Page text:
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Countries worldwide are transitioning to low-carbon economies in line with the international Paris Agreement, with a central aim to keep global warming to well below 2 degrees Celsius above pre-industrial levels, and to further pursue efforts to limit the temperature increase to 1.5 degrees Celsius.
Going forward, strong emissions reduction strategies are integral to the sustainable business practices of an organisation. The Science Based Targets Initiative (SBTi)offers the most credible approach for setting emission reduction targets, verifying set company targets, and ensuring they are in-line with climate science.
Under the SBTi, a company must set scope 1 and 2 targets in line with climate science. If a company’s scope 3 emissions trigger the SBT scope 3 thresholds (i.e. scope 3 emissions constitute greater than 40% of the entire inventory), then a scope 3 target must also be set. A lot of companies are hesitant to consider an SBT for this reason, due to the complex nature of scope 3 emissions in a company’s value chain and hence the ability of the company to influence these emissions and achieve meaningful emissions reductions.
If required, the scope 3 target is not as stringently aligned with climate science (like scope 1 and 2 targets need to be), and has its separate requirements compared to scope 1 and 2 under the SBTi. Therefore, the company’s under the SBTi typically develop two targets; one set SBT for scope 1 and 2 emissions and then a separate scope 3 targets under the SBTi.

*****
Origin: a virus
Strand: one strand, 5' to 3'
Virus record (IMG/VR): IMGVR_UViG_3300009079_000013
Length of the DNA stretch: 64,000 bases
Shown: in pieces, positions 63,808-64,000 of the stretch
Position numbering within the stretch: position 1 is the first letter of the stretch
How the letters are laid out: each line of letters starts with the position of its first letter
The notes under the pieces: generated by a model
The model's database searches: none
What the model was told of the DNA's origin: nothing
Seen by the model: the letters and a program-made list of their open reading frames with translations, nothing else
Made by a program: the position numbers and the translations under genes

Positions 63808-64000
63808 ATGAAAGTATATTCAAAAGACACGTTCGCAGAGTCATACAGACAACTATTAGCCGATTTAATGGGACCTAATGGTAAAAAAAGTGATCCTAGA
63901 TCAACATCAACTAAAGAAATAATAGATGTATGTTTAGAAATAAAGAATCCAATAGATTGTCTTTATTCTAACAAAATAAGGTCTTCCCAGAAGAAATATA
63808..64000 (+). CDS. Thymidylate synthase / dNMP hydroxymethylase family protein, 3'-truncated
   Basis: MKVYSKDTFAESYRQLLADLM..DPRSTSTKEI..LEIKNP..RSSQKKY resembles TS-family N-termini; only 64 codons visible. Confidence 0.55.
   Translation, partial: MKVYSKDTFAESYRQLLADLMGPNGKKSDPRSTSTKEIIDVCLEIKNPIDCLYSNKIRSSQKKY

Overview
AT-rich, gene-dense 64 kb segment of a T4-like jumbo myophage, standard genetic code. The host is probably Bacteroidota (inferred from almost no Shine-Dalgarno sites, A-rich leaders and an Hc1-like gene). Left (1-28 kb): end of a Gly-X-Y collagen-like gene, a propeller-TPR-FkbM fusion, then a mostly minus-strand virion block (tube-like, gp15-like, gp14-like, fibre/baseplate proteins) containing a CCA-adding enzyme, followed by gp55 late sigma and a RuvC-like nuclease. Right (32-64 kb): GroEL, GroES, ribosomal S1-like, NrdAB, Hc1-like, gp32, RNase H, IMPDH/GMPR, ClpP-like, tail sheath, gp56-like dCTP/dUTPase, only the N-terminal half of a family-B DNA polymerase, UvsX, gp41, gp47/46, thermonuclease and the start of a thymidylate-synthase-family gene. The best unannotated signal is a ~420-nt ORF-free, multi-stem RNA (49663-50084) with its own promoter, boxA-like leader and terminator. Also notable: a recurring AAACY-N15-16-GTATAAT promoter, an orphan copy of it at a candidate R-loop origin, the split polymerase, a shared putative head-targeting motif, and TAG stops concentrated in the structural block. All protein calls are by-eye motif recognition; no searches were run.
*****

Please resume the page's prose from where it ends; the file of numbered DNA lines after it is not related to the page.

The SBTi expects companies to demonstrate sector leadership. That is, companies should not default to the target that is easiest to meet but should instead use the most ambitious decarbonisation scenarios and methods, that lead to the earliest reductions and the least cumulative emissions.
Some Australian companies which have an approved SBT are Origin Energy, Transurban Group, Investa, and Woolworths Group Limited. This list is rapidly growing as well as the amount of Australian companies publicly committing to developing their own SBT. Recently Intrepid Travel had its target approved becoming the first tour operator in the world with an SBT. Anthesis was proud to work closely with Intrepid to deliver this milestone achievement.
Below is illustrated a high-level summary of the different considerations in setting an SBT target for scope 1 and 2, and scope 3, plus overall considerations.
Selecting the right SBT approach requires knowledge of the company’s future Business-As-Usual (BAU) Greenhouse Gas (GHG) trajectory and an understanding of the emission hotspots in the inventory; what are the main emissions drivers and where can significant emission reduction initiatives be implemented to ultimately achieve the set SBT. The right approach also depends on the company’s size, business type and industry where there are specific methodologies for certain sectors.
Setting an SBT is a great way forward for a company, which will result in real emissions reductions and cost savings for the business, as well as showing sector leadership to industry peers, investors and other stakeholders.